Past, Present and Future: Building from Vancouver’s Multicultural Planning History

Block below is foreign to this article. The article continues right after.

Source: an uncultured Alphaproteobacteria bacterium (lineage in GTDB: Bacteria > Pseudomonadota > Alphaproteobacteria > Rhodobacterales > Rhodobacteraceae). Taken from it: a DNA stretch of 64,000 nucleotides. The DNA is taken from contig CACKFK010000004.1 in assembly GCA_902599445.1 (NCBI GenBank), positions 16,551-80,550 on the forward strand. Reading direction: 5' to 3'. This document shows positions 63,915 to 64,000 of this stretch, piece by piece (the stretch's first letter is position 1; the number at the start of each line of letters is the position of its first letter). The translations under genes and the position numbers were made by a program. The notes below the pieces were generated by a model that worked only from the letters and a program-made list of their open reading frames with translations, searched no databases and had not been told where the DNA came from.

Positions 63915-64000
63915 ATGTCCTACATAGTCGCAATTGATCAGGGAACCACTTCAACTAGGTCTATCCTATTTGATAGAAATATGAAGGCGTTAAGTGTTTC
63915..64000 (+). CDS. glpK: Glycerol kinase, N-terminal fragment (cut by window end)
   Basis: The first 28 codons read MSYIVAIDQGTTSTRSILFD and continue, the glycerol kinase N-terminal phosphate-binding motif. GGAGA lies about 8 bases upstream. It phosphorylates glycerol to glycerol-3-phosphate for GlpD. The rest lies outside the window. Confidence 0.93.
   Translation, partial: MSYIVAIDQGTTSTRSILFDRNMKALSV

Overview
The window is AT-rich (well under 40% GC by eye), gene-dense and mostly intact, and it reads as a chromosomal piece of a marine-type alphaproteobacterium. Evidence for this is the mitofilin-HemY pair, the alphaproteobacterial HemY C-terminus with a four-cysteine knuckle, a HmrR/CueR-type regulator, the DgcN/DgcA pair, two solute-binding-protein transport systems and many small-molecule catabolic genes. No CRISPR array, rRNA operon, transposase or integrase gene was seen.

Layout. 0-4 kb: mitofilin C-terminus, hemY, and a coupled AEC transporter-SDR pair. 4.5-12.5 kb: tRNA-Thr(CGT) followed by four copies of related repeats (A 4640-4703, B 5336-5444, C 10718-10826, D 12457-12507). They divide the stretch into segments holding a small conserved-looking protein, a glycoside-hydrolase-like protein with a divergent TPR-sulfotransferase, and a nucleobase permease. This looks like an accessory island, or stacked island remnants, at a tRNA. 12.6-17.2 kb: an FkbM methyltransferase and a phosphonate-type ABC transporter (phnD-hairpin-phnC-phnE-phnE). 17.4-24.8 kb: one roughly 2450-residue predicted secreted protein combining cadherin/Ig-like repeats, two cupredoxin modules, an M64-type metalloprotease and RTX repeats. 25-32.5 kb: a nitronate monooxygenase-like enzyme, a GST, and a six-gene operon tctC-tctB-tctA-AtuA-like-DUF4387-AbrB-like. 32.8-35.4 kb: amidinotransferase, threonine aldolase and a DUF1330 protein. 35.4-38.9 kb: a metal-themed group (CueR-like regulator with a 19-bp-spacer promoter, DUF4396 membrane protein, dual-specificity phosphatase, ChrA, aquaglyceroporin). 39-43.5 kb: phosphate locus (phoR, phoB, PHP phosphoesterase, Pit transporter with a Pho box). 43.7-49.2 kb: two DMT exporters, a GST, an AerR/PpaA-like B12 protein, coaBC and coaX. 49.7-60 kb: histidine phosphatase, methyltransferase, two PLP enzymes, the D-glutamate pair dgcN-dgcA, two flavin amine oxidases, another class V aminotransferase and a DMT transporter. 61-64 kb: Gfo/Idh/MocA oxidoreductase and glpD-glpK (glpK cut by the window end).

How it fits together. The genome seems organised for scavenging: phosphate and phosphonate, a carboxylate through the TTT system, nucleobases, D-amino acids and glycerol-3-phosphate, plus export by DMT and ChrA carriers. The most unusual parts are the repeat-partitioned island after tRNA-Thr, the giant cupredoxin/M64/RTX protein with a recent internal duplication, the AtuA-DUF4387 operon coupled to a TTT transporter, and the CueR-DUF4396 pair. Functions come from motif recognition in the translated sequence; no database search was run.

Vancouver’s residents are comprised of different communities made up of different religions, ethnicities and cultural backgrounds. More than 40% of Vancouver residents were born in another country. These communities have shaped and transformed Vancouver’s social fabric, the local economy, and the built form of the city. In this course, students will connect issues such as urban development, gentrification, re-zoning, community-action projects, global immigration, and sustainability agendas with the ongoing evolution of intercultural understanding and multicultural cosmopolitanism in Vancouver. Through site visits to key locations throughout the city such as Chinatown, Stanley Park, Olympic Village and the False Creek Flats, students will unpack the diverse and complex history of the communities who contribute to city building processes in Vancouver. This course will include both classroom theory and lectures, as well as site visits with student reflection and discussion in the field.